``` #include <iostream> using std::cout; using std::endl; #include <iomanip> using std::setw; void main() {     int NumList = {5, 34, 32, 25, 75, 42, 22, 2};     int Swap; cout<<"Data in original order: \n"; // This line loops through the array and displays all values, as is for(int ctr=0; ctr<8; ctr++) {     cout<< setw( 3 ) <<NumList[ctr]; }     cout<<"\n\n"; // Loop through the array one less than its total cell count for(int i=0; i<7; i++) // Loop through every cell (value) in array      for(int ii=0; ii<7; ii++) // Compare the values and switch if necessary        if (NumList[ii] > NumList[ii + 1])        {        Swap = NumList[ii];        NumList[ii] = NumList[ii + 1];        NumList[ii + 1] = Swap;        } cout<<"Data in ascending order: \n"; // Print out sorted array for (int iii=0; iii<8; iii++) cout<< setw( 3 ) << NumList[iii]; cout<< endl <<endl; } ```

Okay, let's go through this code.

``` #include <iostream> using std::cout; using std::endl; ```

We first must include a library file so we can output the appropriate arrays to the video.

``` #include <iomanip> using std::setw; ```

We must also include this file so we can set the spaces on the array data. Notice we used setw( 3 ) when we displayed the array. The 3 refers to the spaces we step before we display the value.

``` void main() {     int NumList = {5, 34, 32, 25, 75, 42, 22, 2};     int Swap; ``` Here we simply define our function, called main, and initialize an array NumList with 8 array cells. Within the curly braces we have defined our 8 values. On the next line we define our Swap variable, which will temporarily hold our value while we switch array positions.

``` cout<<"Data in original order: \n"; for(int ctr=0; ctr<8; ctr++) {     cout<< setw( 3 ) <<NumList[ctr]; }     cout<<"\n\n"; ``` Here we simply write a for loop to iterate through each array position and display its value. We have set a space count at 3 and we put in two line breaks after our print out.

``` for(int i=0; i<7; i++) ``` This for loop will control how many times we look through the entire list of array values. Although our array has 8 values, we must keep the array at < 7 because of our progression through the array. More on that later.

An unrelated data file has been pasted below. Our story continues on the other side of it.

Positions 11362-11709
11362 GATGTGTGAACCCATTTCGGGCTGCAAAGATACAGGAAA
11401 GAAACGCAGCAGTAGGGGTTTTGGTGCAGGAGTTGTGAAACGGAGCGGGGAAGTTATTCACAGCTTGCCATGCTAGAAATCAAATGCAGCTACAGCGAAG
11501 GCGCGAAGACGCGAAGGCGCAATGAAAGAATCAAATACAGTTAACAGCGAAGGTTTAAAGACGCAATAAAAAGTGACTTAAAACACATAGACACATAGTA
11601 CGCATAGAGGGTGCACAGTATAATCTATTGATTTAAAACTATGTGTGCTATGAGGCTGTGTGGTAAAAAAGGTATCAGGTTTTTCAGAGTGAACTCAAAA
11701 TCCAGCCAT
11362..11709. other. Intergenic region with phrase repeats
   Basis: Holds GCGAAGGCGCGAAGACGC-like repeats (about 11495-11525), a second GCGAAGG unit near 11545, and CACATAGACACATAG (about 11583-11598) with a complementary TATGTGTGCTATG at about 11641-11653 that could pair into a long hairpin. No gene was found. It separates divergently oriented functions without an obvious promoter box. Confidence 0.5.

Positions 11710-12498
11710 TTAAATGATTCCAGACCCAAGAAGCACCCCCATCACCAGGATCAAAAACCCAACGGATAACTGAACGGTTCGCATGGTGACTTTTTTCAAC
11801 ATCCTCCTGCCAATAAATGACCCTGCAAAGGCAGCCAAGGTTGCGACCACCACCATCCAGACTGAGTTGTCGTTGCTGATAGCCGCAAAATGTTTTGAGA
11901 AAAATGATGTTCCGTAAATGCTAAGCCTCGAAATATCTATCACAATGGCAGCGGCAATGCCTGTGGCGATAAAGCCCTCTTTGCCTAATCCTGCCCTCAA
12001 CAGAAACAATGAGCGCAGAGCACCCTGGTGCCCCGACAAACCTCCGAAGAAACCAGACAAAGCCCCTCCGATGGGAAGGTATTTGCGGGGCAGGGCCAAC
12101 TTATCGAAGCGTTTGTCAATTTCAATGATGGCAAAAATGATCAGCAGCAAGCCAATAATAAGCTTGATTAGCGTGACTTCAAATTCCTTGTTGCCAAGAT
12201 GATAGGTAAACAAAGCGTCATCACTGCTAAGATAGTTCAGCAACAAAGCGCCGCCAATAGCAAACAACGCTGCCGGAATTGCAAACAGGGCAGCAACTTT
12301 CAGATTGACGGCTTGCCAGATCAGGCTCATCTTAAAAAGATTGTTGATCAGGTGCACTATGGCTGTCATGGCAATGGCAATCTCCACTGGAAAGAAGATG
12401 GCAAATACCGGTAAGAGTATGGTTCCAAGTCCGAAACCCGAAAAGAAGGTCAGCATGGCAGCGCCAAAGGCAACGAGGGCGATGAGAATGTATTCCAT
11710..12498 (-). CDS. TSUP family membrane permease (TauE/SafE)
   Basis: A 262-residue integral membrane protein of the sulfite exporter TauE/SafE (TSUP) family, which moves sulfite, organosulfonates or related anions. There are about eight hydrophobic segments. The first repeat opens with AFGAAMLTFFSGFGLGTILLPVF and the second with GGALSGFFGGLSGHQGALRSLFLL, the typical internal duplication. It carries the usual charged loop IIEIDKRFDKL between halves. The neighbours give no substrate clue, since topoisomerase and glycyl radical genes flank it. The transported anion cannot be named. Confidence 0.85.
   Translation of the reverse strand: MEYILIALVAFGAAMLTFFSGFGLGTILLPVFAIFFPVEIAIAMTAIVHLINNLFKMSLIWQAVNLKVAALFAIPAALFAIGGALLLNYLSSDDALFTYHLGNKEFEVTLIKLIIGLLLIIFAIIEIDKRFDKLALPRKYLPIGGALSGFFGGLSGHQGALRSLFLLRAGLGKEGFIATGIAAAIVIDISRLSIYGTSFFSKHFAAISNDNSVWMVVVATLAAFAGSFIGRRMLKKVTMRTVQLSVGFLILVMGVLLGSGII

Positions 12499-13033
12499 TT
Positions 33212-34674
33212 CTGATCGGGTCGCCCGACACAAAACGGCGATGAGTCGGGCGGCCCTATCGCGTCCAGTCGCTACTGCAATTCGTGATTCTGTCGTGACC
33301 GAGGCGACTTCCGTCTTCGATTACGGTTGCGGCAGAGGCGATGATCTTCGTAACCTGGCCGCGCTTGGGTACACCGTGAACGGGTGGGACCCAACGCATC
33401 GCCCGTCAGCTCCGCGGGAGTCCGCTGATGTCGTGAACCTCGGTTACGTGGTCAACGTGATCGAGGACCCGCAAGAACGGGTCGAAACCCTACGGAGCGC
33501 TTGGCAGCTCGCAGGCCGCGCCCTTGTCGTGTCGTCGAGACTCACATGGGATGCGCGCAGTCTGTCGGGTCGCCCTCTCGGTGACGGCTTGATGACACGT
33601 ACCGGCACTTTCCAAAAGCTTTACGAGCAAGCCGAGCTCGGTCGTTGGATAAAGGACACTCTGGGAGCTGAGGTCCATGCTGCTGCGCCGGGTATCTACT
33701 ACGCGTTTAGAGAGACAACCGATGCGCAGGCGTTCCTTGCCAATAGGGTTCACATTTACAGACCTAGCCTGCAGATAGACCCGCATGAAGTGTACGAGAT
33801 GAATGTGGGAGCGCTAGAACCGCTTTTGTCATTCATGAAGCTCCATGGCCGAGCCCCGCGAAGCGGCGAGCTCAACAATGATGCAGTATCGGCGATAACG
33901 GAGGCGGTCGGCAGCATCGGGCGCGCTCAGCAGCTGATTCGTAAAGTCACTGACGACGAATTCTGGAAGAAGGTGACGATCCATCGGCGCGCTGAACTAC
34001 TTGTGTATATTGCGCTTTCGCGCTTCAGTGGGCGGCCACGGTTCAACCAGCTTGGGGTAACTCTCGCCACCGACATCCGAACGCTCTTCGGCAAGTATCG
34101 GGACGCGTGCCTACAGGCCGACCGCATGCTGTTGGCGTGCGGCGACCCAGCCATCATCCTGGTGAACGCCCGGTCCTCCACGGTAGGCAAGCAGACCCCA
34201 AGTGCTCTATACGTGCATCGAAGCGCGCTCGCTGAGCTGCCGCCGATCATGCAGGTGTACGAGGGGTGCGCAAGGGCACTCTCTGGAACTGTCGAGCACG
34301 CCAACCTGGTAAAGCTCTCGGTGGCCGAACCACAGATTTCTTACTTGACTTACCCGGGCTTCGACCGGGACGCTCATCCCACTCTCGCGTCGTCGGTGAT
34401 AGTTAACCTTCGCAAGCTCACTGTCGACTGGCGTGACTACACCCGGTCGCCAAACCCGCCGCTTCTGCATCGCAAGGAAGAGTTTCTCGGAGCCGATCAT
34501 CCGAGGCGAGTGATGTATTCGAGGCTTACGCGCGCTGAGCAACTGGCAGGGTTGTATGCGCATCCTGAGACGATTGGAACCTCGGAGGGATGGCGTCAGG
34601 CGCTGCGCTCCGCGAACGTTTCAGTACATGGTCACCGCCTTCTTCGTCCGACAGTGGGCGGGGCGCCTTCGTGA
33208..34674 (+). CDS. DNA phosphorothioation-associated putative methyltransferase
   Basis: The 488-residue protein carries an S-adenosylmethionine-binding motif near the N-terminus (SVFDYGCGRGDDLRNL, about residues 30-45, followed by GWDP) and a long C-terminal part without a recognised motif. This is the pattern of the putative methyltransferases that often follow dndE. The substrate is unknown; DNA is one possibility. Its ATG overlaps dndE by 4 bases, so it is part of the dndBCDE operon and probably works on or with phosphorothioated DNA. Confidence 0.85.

```      for(int ii=0; ii<7; ii++)        if (NumList[ii] > NumList[ii + 1])        {        Swap = NumList[ii];        NumList[ii] = NumList[ii + 1];        NumList[ii + 1] = Swap;        } ``` Here we have our second loop. This will iterate through each position of the cell and the if statement will compare both values. if NumList[ii] > NumList[[ii + 1] means that if the current position is greater than the next position, Swap = NumList[ii], we will assign the value in NumList[ii] to Swap so we will not lose that data when we do the switch. Then, we assign NumList[ii] to the value of NumList[ii + 1]. Lastly, we assign Swap, which was the current position, NumList[ii], to the next position, or NumList[ii + 1].

``` cout<<"Data in ascending order: \n"; for (int iii=0; iii<8; iii++) cout<< setw( 3 ) << NumList[iii]; cout<< endl <<endl; ``` Lastly, after the sort, we will display the array. Note, if you are running this C++ program on your own system, you will see all the numbers are appropriately sorted. Also note that if two numbers are the same values, like 4 and 4, no swapping will occur.

Naturally, programmers desire the fastest execution of their programs, especially while sorting. Bubble sorting is often the quickest method to choose, but with many thousands of records, sorting can become slow and inefficient, and alternative methods of sorting should be considered.